Book Review: The Day of the Pelican by Katherine Paterson

The Day of the Pelican cover imageMeli and her family are Albanians living in Kosovo in the 1990s when tensions are high between Kosovars and Serbs. The tensions eventually erupt into violence, with families displaced, people disappearing, and houses ruined. Meli and her family must flee, eventually ending up in a refugee camp on the border. Eventually they make their way to the U.S., where they find peace. That is, until two planes fly into the World Trade Center Towers in New York.

The Day of the Pelican by Katherine Paterson unveils a region in struggle and the human desire to live in safety among family and friends. The history of Kosovo is complicated, and for the most part people of all ethnicities live peacefully next to each other. Yet some would like to cleanse the area of Albanians, either by killing them or forcing them to leave.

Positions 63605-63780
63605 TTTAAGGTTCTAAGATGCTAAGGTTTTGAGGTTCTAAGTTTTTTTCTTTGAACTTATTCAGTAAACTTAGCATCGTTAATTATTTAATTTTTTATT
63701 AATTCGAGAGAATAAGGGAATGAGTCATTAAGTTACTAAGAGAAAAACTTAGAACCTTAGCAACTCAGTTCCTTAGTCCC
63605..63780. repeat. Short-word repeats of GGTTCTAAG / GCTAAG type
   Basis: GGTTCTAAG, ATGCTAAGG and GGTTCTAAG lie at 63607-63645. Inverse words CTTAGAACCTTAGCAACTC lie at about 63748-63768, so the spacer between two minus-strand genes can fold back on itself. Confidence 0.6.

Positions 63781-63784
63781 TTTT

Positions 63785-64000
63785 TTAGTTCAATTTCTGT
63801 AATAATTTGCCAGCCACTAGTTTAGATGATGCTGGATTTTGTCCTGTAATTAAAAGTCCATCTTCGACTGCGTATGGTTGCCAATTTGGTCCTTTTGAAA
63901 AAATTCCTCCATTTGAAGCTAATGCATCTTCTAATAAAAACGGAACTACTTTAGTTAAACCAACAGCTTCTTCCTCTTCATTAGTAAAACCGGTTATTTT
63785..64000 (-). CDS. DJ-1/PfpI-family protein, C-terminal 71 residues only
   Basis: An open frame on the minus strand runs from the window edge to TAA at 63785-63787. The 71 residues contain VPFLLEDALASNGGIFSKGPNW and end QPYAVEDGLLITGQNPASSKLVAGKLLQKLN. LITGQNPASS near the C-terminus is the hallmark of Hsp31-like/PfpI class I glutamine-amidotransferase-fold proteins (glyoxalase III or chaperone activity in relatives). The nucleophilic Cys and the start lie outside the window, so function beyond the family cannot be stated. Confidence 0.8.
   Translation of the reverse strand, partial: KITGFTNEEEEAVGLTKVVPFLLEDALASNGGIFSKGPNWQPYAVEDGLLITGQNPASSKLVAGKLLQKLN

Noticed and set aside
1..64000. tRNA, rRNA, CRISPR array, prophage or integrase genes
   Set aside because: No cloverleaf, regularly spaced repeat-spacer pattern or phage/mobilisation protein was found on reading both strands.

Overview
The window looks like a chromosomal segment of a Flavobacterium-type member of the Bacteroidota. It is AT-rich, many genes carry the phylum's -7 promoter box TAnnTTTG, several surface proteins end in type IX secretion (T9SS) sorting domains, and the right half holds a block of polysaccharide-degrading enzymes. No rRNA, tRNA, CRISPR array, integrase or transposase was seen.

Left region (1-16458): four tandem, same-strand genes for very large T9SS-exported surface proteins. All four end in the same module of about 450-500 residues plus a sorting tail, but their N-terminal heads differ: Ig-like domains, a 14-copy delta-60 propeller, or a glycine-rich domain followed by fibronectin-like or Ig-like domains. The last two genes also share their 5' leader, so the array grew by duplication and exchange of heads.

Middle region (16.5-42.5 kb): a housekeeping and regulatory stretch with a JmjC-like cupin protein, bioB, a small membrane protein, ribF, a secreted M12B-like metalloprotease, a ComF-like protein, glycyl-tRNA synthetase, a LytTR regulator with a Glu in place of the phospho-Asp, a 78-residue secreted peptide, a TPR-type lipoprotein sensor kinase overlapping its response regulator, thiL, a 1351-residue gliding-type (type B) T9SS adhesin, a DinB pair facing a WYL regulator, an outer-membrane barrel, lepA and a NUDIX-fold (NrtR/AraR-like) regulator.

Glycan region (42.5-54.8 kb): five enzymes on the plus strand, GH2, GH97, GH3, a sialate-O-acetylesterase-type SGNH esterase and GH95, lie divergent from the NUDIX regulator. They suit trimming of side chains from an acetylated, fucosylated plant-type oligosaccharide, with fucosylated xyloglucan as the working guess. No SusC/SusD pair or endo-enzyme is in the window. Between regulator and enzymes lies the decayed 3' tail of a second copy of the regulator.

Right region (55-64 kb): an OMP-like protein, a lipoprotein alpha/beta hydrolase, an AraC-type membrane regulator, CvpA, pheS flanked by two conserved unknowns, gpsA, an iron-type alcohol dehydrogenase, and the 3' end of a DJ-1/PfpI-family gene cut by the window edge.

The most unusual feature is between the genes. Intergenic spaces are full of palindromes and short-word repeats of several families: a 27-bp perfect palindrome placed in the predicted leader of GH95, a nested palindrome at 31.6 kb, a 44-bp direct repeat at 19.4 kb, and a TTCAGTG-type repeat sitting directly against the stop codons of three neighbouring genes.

When Meli and her family relocate to they U.S., they are just starting to feel safe when the events of 9/11 catch them in a wave of anti-Muslim sentiment. Their determination to face their own fears and peacefully confront the fears of others leads them through the tough times.

The heartfelt story emphasizes that when judgments are made against all people of a race or religion based on the actions of a few, they are flawed. It is only when people are seen as individuals that we can move past stereotypes of all kinds and connect on a human level.




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